mobile drip irrigation, MDI, center pivot, crop, irrigation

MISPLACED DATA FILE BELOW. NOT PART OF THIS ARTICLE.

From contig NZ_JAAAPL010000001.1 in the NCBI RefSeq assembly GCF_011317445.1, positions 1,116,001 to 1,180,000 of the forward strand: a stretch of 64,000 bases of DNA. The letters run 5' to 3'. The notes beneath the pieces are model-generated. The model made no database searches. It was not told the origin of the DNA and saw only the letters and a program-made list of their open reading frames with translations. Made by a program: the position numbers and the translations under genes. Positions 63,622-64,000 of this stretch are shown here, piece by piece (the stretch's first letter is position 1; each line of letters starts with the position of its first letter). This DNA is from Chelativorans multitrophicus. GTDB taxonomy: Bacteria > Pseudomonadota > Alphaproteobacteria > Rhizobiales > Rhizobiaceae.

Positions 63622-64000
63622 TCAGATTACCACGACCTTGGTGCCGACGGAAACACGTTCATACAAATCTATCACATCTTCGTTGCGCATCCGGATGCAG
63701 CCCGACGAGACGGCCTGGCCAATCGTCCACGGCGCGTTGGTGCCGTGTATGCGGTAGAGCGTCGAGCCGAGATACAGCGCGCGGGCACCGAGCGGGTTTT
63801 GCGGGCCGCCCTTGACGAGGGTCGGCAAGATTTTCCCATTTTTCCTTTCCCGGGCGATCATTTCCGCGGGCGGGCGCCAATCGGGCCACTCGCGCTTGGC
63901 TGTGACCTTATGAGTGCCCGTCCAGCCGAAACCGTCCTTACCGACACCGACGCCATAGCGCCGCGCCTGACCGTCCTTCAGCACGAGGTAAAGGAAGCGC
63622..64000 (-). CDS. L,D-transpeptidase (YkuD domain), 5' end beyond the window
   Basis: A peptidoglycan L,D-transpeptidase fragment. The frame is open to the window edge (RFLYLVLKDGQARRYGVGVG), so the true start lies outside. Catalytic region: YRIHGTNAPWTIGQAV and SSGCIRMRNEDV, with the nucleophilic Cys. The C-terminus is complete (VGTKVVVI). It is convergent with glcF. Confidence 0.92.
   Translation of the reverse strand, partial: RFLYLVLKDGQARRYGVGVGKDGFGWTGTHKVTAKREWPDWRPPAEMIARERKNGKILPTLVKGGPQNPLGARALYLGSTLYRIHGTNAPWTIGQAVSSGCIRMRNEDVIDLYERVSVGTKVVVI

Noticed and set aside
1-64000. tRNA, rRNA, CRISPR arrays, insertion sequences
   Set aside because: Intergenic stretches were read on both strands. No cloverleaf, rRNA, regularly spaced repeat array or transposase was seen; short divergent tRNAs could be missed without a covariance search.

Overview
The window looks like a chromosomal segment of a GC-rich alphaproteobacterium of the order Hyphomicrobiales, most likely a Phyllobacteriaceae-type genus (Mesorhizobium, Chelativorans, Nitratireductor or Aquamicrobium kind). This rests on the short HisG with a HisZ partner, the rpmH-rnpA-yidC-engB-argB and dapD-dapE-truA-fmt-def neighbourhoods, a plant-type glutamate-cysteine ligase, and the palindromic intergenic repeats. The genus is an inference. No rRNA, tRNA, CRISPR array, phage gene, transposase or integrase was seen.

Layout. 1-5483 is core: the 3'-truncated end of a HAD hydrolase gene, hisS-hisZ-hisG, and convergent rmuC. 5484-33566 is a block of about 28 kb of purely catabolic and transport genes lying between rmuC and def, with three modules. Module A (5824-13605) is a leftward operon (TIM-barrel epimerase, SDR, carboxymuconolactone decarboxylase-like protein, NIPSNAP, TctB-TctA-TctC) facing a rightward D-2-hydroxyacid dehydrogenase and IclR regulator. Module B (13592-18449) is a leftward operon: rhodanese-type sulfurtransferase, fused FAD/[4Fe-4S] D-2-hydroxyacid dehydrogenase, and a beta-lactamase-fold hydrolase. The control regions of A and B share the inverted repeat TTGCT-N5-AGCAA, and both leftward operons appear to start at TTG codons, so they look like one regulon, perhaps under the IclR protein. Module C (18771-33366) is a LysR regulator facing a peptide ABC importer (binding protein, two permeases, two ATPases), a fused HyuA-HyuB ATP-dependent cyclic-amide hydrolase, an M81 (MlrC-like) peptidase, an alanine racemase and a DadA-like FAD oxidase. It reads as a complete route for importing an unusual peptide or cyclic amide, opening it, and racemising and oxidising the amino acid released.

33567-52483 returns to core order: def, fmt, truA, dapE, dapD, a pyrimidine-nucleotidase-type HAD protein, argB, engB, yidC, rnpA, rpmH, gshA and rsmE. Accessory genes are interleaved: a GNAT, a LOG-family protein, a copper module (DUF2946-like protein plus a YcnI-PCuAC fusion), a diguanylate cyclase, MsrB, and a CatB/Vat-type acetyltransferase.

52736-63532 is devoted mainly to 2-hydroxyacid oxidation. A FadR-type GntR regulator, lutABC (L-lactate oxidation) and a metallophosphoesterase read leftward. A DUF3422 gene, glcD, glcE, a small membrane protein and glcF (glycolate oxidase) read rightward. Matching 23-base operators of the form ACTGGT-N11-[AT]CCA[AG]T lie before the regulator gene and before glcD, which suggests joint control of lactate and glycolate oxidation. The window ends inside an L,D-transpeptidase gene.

The farmers within the Ogallala aquifer desire to extend the usable life of this aquifer despite experiencing diminishing well capacities, thus the quest for more efficient irrigation application technologies. Mobile drip irrigation (MDI), which integrates drip lines onto a mechanical irrigation system such as a center pivot, has attracted their attention lately. The concept is that by applying water along crop rows, it was hypothesized that MDI could eliminate water losses due to spray droplet evaporation, wind drift, and reduce soil evaporation due to limited surface wetting especially before canopy closure. A study was conducted with the following objectives: 1) compare soil water evaporation under MDI and in-canopy spray nozzles (low elevation spray application (LESA)); 2) evaluate soil water redistribution under MDI at 60-inch drip line lateral spacing; and 3) compare corn grain yield, and water productivity under MDI and LESA at two well capacities (300 and 600 gpm). The experimental design was randomized complete block with four replications and two treatments (MDI and LESA). Nozzle performance was evaluated using the Spot-on flow measurement device. Soil water evaporation was measured using 4-inch mini-lysimeters placed between corn rows. The effect of a 60-inch lateral spacing on soil water redistribution was measured using neutron attenuation to a depth of 8 feet. Corn yield was determined from harvesting two 40-foot corn rows in the center of each plot. Measured and design nozzle flow rates were similar indicating the irrigation system was performing as designed. Results indicate that soil water evaporation was lower under MDI compared to LESA by an average of 35%. Soil water was greatest at the mid-point between two drip line laterals spaced 60 inches apart at a depth of approximately 20–24 inches. These results indicate drip line spacing of 60 inches is adequate for silt loam soils of southwest Kansas. The effect of irrigation application method (MDI versus spray nozzles [LESA]) on yield at high (600 gpm) and low (300 gpm) well capacities was not statistically significant at the 5% level (P > 0.05). The effect of application method on water productivity and irrigation water use efficiency was also not significant. The lack of significant differences in yield could be attributed to the above normal rainfall received during the 2015 growing season (18 inches from May to September). However, it is worth noting that the effect of application method on end-of-season soil water was statistically significant under low well capacity (300 gpm) with mobile drip irrigation having more soil water compared to spray nozzles.


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